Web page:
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Revisiting Enslaved: Odyssey to the West

Namco Bandai's commercial failure was Ninja Theory's creative success.

While history always remembers the games with the perfect reviews and the record sales, sometimes the best examples of the industry’s work have neither and become forgotten to all but the few who recognized them for being something special.

Enslaved: Odyssey to the West is one such game.

Enslaved is a cinematic action/adventure game inspired by (and subtitled for) the ancient Chinese novel Odyssey to the West. Robots have destroyed civilization and enslaved humanity. Trip, a young woman who escapes their captivity, forces another prisoner, Monkey, to protect her while she returns home by using a device which prevents him from abandoning her.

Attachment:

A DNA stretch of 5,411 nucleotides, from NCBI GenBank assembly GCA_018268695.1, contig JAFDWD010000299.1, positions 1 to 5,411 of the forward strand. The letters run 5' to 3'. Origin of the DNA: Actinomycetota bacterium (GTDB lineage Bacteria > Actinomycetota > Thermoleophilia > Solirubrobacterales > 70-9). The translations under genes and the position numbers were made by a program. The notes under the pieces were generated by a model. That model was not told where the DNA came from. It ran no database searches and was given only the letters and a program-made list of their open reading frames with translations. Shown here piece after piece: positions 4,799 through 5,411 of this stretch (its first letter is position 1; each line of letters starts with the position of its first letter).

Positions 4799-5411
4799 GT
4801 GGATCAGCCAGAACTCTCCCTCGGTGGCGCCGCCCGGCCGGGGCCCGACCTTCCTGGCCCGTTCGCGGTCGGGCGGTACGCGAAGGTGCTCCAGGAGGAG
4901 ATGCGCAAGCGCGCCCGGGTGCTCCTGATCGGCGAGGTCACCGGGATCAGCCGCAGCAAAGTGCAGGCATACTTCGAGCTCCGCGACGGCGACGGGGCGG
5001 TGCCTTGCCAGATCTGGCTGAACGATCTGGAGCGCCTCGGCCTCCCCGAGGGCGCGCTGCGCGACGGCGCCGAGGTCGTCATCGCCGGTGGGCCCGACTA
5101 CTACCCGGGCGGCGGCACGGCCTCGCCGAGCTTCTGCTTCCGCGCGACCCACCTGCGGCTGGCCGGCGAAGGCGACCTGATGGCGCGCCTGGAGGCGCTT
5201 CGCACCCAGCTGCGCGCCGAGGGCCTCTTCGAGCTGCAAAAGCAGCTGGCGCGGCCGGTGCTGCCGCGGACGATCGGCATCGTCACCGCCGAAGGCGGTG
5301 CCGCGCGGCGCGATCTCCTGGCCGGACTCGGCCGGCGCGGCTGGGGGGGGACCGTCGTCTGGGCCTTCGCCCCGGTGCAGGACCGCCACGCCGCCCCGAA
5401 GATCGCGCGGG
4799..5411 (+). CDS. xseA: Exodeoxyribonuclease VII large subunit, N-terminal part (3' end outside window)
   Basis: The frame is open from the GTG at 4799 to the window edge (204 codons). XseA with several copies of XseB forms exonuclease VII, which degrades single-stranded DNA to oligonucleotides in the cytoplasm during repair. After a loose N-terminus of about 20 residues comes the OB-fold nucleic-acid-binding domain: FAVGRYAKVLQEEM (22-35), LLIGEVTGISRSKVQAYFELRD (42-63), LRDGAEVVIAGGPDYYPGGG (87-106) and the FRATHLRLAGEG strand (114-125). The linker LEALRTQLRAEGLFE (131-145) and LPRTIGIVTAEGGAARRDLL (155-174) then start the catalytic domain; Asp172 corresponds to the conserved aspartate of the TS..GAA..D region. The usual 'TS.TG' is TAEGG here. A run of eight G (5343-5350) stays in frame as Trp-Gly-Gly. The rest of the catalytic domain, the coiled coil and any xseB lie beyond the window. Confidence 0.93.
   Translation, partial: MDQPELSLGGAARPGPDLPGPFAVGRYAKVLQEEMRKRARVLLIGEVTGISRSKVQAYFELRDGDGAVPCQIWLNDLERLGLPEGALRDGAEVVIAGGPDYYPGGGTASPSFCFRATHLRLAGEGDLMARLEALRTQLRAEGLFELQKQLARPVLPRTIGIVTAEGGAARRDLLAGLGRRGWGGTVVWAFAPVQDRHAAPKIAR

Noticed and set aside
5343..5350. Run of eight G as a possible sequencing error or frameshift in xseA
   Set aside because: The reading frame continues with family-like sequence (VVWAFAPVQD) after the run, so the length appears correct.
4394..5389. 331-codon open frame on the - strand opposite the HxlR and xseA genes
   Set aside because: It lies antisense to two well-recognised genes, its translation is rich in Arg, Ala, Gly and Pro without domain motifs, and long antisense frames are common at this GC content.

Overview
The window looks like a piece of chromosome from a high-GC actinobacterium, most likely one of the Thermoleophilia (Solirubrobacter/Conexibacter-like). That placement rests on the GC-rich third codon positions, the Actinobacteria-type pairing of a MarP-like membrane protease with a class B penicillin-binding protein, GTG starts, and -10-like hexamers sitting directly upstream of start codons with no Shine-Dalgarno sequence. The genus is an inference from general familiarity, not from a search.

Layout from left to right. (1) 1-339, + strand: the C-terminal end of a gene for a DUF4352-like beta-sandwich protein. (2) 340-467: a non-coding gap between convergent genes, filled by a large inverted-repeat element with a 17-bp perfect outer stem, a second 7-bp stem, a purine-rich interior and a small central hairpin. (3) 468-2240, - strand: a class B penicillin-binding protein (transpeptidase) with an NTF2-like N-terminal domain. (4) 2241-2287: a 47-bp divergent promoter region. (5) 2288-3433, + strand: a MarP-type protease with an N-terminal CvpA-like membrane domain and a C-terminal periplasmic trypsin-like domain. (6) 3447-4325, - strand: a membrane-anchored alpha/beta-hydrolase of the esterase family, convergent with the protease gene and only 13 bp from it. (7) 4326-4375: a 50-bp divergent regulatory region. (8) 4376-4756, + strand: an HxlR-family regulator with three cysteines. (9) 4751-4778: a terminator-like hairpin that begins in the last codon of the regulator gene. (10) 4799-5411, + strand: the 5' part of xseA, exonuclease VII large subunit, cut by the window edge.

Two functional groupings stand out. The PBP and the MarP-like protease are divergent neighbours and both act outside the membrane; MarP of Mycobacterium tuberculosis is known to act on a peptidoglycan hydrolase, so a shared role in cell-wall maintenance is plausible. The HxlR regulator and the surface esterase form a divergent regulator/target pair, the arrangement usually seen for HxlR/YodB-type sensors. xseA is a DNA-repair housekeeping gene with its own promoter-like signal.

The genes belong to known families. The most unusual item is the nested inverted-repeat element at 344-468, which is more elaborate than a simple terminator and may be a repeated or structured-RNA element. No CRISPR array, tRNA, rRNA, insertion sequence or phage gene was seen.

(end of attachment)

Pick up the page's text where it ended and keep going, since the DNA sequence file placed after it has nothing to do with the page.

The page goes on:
Enslaved got respectable press while it was developed, owing largely to a creative team which included motion capture and voice acting by
Andy Serkis and writing by Alex Garland. A number of stylish trailers got my attention, and a pre-release demo sold me completely.

Reviews were generally positive upon Enslaved’s November 2010 release. PixlBit awarded it 4 of 5 stars, echoing Metacritic averages of 80 and 82 for the PlayStation 3 and Xbox 360 versions. Critics widely praised the presentation and story, but some believed the gameplay was too simplistic.

A single DLC pack, Pigsy’s Perfect 10, briefly extended media coverage before Enslaved was all but gone from the press. By February, Namco Bandai reported only 460,000 units sold worldwide—a far cry from the one million projected—and the game was already a popular clearance title at U.S. retailers. Since then, scarcely a word has been said about it.